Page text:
Is the rest, best?
By Lorna Foreman | Jan/Feb 2019
Twenty years. It can seem utterly endless or it can fly by so very quickly. Time is like that…depending on what is happening or what you want to happen.
I’ve been writing this column for 20 years and let me assure you, those 20 years flew by. For new readers I put the first 11 years’ columns published under the banner of “The Rest is Best” into a book titled, When Life Became Real. Why that title? Because, it ultimately does. I just finished re-reading that book of mine and — especially my Introduction — I laughed because I had such incredible plans for when I finally retired.
I was so darn ‘perky and optimistic’ and at the same time, so serious. I still do have wonderful plans, but they have been tempered by time and hopefully, wisdom. When I turned the ripe old age of 25, I figured
that if I had not done everything that I wanted to do by the time I turned 30, I would never do it. While not quite as dramatic, reaching retirement age does seem to bring out some interesting and different views. Some people dream of taking it easy, puttering around, doing what they want — no obligations — some have all sorts of ambitions left to fulfill.
Me? Well I am somewhere in the middle. That’s why I decided to revisit the title of my column to see if, in fact, it is true — that the ‘rest is best’.
I am a firm believer that it is — it is just different. We all age — some are luckier than others. I view life as a large game of musical chairs — once the music stops, if you can grab a seat — you’re all set for more action.
Mostly though, while I believe my column’s title, it is my changing attitudes over the years that make the re-visit interesting. Sometimes that’s a good thing, sometimes not.
As I get older, I feel more reflective on life and my life in particular. Little things don’t irritate me as much — a little more laissez-faire attitude. Yet, I am also less tolerant of hypocrisy, injustice, lack of compassion; I am less willing to let issues — the important ones — go unattended. No, I have not become a crotchety old lady (yet) and no, I don’t go out in mismatched socks. I don’t wear purple (well, sometimes) or spit. (Check out the poem, When I am Old, I Shall Wear Purple, by Jenny Jacob).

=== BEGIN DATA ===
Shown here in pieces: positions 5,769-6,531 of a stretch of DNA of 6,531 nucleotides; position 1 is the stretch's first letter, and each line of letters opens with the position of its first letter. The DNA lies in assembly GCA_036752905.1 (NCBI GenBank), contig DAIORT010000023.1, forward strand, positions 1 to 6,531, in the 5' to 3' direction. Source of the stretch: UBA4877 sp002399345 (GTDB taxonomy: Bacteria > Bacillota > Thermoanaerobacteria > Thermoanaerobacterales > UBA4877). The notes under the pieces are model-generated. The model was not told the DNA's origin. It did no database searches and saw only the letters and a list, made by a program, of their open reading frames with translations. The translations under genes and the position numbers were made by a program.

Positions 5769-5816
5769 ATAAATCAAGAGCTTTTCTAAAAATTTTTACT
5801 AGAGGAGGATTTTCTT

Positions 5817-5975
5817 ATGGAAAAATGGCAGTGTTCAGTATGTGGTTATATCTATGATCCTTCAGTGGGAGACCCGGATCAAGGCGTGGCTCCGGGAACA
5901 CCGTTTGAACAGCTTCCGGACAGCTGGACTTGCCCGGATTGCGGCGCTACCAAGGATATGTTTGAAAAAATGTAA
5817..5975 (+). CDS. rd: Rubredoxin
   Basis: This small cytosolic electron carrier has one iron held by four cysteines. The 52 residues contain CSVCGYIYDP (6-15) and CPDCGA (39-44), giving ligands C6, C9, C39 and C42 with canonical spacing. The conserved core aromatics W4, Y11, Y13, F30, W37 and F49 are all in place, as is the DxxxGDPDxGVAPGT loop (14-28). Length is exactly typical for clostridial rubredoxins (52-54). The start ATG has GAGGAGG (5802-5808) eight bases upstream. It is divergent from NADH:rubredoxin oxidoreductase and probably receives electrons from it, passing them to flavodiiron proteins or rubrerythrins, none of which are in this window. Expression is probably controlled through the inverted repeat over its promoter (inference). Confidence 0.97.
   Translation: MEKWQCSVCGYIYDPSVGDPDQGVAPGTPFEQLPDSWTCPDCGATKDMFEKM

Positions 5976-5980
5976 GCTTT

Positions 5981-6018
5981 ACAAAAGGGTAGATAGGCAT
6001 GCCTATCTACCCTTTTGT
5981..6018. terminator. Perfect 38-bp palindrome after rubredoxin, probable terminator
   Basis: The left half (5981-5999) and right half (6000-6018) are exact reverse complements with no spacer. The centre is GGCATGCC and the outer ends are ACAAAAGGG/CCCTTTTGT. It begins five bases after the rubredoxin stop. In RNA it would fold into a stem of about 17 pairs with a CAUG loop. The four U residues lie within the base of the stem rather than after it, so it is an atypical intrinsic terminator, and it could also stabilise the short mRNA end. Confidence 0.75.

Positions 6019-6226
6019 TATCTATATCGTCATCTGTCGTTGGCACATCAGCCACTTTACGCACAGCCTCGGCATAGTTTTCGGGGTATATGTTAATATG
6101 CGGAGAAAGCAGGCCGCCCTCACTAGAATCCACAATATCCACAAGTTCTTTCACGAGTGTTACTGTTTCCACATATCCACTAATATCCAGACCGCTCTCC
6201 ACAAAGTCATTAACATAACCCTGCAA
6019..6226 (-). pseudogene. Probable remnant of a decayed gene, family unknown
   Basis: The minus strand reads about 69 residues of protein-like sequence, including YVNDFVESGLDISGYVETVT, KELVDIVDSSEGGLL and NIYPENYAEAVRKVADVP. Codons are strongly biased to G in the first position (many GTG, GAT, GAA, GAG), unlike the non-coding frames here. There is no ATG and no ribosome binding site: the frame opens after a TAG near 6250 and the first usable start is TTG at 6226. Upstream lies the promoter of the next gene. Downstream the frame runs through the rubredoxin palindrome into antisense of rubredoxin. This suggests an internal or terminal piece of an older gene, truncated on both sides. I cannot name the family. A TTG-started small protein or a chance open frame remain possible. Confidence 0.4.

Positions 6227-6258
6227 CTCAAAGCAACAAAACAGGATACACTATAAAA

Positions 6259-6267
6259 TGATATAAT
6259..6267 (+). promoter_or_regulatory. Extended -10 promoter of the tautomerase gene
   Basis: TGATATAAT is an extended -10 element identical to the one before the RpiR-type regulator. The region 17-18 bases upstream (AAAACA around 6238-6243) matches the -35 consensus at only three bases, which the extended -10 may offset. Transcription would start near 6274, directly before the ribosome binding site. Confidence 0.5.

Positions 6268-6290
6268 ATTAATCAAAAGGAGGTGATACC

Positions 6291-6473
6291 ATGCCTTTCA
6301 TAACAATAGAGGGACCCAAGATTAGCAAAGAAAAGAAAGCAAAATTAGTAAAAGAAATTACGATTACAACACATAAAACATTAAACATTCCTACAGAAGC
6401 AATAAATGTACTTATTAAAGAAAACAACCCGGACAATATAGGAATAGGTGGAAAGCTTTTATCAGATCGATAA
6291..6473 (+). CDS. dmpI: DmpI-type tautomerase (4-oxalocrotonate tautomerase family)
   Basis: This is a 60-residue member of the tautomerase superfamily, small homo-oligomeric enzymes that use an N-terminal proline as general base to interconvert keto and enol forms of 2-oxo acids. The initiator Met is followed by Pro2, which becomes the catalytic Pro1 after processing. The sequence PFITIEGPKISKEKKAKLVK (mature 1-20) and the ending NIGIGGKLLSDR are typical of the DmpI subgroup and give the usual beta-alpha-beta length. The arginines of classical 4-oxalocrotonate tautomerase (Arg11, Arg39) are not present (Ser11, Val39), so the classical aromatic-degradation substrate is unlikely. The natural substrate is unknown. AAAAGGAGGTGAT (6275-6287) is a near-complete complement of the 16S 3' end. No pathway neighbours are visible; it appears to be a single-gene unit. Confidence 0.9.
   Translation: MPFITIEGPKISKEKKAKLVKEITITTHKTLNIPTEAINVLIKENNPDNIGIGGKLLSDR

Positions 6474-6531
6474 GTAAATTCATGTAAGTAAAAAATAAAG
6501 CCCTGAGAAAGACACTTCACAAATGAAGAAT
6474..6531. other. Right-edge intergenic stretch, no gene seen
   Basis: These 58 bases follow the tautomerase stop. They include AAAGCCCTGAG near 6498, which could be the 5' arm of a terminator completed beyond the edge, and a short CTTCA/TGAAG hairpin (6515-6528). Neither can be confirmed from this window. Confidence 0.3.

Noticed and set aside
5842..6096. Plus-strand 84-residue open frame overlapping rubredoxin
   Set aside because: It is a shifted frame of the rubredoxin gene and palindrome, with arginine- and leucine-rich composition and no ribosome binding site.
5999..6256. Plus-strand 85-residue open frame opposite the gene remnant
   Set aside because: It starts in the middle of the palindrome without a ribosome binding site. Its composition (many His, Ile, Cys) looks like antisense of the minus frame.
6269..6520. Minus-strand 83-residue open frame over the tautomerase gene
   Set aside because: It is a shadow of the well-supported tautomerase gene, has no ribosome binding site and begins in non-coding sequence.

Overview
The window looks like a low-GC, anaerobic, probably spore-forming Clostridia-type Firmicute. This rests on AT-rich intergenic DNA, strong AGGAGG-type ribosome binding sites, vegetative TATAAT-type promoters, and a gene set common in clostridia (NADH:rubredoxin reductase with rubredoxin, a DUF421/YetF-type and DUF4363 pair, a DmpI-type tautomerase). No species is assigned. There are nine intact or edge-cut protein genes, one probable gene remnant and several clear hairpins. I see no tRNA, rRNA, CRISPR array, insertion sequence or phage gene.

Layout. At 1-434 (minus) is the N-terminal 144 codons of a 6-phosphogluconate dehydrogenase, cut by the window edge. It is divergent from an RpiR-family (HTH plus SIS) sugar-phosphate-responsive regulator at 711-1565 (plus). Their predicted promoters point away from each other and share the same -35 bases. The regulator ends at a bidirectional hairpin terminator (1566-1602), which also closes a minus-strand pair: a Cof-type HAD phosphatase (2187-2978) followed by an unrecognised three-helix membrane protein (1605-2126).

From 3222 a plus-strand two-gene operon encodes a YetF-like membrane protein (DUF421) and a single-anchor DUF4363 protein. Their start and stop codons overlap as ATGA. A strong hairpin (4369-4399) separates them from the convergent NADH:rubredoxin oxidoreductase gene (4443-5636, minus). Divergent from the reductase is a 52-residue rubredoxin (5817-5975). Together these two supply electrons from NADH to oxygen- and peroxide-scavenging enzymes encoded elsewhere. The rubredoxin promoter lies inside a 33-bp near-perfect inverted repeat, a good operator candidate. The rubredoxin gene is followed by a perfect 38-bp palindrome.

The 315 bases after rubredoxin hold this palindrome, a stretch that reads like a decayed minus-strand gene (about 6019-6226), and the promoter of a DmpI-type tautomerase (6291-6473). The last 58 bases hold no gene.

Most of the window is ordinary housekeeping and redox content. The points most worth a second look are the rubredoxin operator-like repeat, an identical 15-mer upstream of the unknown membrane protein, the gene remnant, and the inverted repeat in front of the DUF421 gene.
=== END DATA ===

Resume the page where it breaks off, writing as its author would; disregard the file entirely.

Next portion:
I am more socially and environmentally aware. Is that because I am not caught up in the frantic, sometimes stressful work world of full-time jobs and raising families? I don’t know. I still work — my own version of work, which is so varied I cannot fathom how I used to have a full-time job in one field. Now, I share in a garden maintenance business, produce and sell my creative output, and write and edit peoples’ manuscripts. I don’t do any of those full-time, but I love each one and even if I am not working full-time in any of those areas, I do each one well.
Seniors are increasing in number and I am finding conversations with other seniors interesting. There are many who feel that aging is just another stage of life and yes, they can be the best.
Societal pressures can make it difficult to accept changes. We are still supposed to look like we did when younger — dyed hair, outrageous diets, cosmetic surgery. We face ageism, which I am saddened by, because so many cultures revere the elder, but ours generally does not.
The rest is best because unless stricken by chronic ailments, we can design our lives. We no longer need huge, fancy wardrobes or flashy cars, and even smaller living quarters can be a tremendous relief. It is about a change in attitude — it’s about being able to let go and that is the hardest milestone to achieve but so very freeing. Not quite Bob Dylan’s words,“…freedom is just another word for nothing left to lose…” but it’s a start.
I am loving these senior years, even if I’m not quite as perky as before. Even the times I wake up a little achy or feeling down, I can still get on my bike and go for a ride, I can still go out for walks, and I can still laugh and love.
Little did I think when I came up with the title, that I would be re-addressing it some twenty years later. The difference? Very little actually. Probably the most profound is the acceptance of myself, appreciating all that I have including friends, yet accepting that everything changes. Bluntly, you just have to make the rest best, because readers, that’s all there is — the rest.
Lorna Foreman is a self-described 50-plus writer, author and artist who lives in Cornwall.